A recent post by Lakehead University economics professor Livio Di Matteo on the excellent “Worthwhile Canadian Initiative” blog raised the issue of “sustainable” universities – not in the environmental sense, but in the economic/financial sense.
“We of course are familiar with the sustainability debate in health care, where health spending growth rates in excess of growth rates in the resource base are seen as a sign of lack of sustainability,” writes Dr. Matteo. “If postsecondary education is not fiscally sustainable, then one would expect to see a similar type of measure.”
Digging up some statistics on postsecondary education in Canada, he finds that, as with health care, spending on postsecondary education in Canada is indeed “unsustainable” given that the average annual growth rate for the period 1990 to 2009 (5.7 percent) exceeds the growth rate for GDP (4.3 percent), provincial-territorial government revenues (4.7 percent) and total provincial-territorial government expenditures (4.3 percent). In fact, postsecondary education spending is growing almost as fast as public health spending.
It is a sobering statistic, considering that – as with health care – most of those involved in postsecondary education continue to clamour for ever more public funding. And yet, again as with health care, it never seems to be enough, especially in light of public pressure to educate ever larger numbers of undergraduates. Universities have responded to cost pressures by, among other things, hiring more contract sessional instructors, increasing class sizes and charging more in tuition, but these practices seem to me to be equally unsustainable in the long run.
This, along with the sense by many that a university degree is losing its value, has led Paul Staton, CEO of Inigral, to claim that higher education will soon be facing the “Great Disruption.” It’s not entirely clear to me what exactly he means by that, but his main takeaway appears to be that universities will need to “embark upon dramatic transformations,” including cost-cutting, in order to survive.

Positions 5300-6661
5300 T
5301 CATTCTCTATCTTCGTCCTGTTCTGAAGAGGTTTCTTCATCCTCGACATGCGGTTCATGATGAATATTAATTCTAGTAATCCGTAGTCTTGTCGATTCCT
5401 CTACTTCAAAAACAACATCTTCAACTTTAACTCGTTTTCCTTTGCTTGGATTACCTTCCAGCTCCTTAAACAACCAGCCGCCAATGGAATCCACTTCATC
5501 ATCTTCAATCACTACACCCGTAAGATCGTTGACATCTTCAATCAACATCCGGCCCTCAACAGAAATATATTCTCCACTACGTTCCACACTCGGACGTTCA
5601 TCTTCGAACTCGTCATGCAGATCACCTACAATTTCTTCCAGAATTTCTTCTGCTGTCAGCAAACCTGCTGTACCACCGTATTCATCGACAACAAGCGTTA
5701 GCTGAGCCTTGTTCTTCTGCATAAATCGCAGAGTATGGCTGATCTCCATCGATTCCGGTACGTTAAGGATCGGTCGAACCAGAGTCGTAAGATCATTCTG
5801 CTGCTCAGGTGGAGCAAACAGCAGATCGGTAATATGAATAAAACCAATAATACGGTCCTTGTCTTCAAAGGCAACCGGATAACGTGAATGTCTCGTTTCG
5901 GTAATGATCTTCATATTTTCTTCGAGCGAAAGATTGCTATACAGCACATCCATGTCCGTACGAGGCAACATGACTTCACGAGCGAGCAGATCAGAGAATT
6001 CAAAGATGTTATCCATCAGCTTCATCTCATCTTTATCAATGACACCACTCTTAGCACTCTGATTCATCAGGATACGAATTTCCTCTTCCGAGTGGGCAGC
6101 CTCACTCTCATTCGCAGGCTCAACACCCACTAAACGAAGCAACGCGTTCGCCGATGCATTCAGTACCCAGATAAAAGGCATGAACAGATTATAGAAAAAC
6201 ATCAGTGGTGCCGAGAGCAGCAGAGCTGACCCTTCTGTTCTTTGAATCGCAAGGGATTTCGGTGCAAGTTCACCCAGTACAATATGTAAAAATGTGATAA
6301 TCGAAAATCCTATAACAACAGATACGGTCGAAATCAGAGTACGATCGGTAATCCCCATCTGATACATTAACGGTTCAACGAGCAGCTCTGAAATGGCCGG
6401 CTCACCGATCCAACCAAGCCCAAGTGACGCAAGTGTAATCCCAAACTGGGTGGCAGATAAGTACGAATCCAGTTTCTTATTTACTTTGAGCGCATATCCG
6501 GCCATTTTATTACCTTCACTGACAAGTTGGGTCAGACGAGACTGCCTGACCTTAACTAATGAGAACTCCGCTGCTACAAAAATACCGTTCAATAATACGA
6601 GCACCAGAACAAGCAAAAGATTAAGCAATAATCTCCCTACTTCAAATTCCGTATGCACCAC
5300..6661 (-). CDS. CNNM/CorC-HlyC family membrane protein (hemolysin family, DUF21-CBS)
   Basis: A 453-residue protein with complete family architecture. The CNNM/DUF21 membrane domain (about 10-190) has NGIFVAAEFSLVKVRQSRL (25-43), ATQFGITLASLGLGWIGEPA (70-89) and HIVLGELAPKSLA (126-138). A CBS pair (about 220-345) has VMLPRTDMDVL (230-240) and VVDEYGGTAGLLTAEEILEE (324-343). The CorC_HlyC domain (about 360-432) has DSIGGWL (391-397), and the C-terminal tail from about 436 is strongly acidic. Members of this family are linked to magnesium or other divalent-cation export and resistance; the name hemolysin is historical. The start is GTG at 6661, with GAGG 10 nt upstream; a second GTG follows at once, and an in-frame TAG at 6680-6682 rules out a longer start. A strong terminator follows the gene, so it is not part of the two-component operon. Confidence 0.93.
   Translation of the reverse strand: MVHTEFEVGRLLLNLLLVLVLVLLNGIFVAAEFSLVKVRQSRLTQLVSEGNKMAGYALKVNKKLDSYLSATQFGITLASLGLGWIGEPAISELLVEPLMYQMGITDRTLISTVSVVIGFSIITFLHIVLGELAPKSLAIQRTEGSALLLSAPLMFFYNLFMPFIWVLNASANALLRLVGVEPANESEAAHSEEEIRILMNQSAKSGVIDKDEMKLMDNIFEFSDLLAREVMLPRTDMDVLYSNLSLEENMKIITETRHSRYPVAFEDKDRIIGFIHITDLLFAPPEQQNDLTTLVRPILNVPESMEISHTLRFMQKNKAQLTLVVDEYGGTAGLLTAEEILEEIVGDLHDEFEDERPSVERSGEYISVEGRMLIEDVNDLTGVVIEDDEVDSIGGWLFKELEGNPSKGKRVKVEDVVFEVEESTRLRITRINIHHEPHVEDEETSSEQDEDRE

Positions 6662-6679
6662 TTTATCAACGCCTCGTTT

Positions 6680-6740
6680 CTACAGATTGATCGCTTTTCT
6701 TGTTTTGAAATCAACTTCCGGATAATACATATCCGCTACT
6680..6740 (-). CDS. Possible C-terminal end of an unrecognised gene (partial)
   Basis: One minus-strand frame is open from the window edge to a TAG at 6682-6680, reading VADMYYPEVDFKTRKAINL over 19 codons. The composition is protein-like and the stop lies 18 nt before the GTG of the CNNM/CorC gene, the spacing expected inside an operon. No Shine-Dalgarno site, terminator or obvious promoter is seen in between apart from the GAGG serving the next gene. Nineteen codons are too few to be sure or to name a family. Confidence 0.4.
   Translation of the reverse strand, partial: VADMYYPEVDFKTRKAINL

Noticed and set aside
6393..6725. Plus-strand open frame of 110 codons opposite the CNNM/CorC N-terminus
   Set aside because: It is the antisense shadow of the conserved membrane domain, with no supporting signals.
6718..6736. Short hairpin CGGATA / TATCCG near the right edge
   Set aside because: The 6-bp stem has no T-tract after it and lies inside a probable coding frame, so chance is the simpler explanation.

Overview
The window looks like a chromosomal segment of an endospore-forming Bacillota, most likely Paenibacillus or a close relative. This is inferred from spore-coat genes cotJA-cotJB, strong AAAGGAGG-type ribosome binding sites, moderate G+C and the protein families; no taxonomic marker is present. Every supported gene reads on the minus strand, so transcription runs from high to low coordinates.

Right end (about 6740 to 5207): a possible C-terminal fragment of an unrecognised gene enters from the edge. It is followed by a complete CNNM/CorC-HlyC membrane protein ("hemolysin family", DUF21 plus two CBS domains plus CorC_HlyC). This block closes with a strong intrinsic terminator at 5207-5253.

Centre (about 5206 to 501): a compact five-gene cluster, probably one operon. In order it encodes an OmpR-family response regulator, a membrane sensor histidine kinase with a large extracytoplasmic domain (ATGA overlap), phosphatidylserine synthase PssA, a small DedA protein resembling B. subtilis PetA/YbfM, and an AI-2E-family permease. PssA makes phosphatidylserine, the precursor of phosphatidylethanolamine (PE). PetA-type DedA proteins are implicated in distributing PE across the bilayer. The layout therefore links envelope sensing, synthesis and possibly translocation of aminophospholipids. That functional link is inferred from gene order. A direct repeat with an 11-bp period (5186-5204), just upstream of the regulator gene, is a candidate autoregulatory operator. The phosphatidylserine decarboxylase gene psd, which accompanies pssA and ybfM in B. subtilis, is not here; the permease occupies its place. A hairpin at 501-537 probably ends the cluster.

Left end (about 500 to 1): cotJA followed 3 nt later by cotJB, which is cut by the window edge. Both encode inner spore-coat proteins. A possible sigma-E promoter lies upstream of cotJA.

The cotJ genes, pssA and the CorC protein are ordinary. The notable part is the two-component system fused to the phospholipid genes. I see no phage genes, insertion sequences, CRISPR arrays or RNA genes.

As with the dire warning of a “higher education bubble,” this type of apocalyptic talk leaves me unimpressed. Universities have proven to be one of the most stable and enduring institutions in history and I suspect that they will continue to endure in much their current form for decades to come. Of course, the obvious major change that has occurred in the past 50 years is the enormous growth in the number and size of universities, but their essential form and function remain.
But, going back to the original point, they are also enormously expensive. Mr. Staton appears to believe that the Internet, e-learning and mobile technology will solve the problem, but again I’m unconvinced. I think that face-to-face, campus-based learning will continue to be the major paradigm far into the future.
Nevertheless, I do find it terribly frustrating – as surely do most policy makers, university administrators and faculty – that there aren’t some obvious solutions to bending the “cost curve” and delivering quality education more economically. The search for solutions in the healthcare area seems to have been met with equal (non)success. I don’t know what the answer is. Suggestions?
Straw man: we reject the idea that people who benefit most from health care should pay more for it, as they are often the most vulnerable in all sorts of ways, but why do we dismiss out of hand the idea that those people who benefit most, financially, from their education should, eventually, be expected to put more back into the system? A highly-educated and well-rounded citizenry benefits us all and is a worthy result of the expenditure of tax dollars. The base amount beyond what we are willing to spend, collectively, is supplemented by a revamped loans program. Jurisdictions that choose to pick winners in advance immediately forgive these loans, for certain people or for people studying in certain fields, and everyone else repays on a means test. Jurisdictions that choose to pick winners after the fact offer to forgive these loans for graduates willing to pursue further study in targeted disciplines or work within certain geographical restrictions. This is also the point at which corporate philanthropy would be most effective. Our current funding model contributes to poor results by distracting students, over longer and oft-interrupted programs, from what should be their primary focus. We squeeze the wrong people at the wrong time and wonder why a system that grows more and more costly does not work.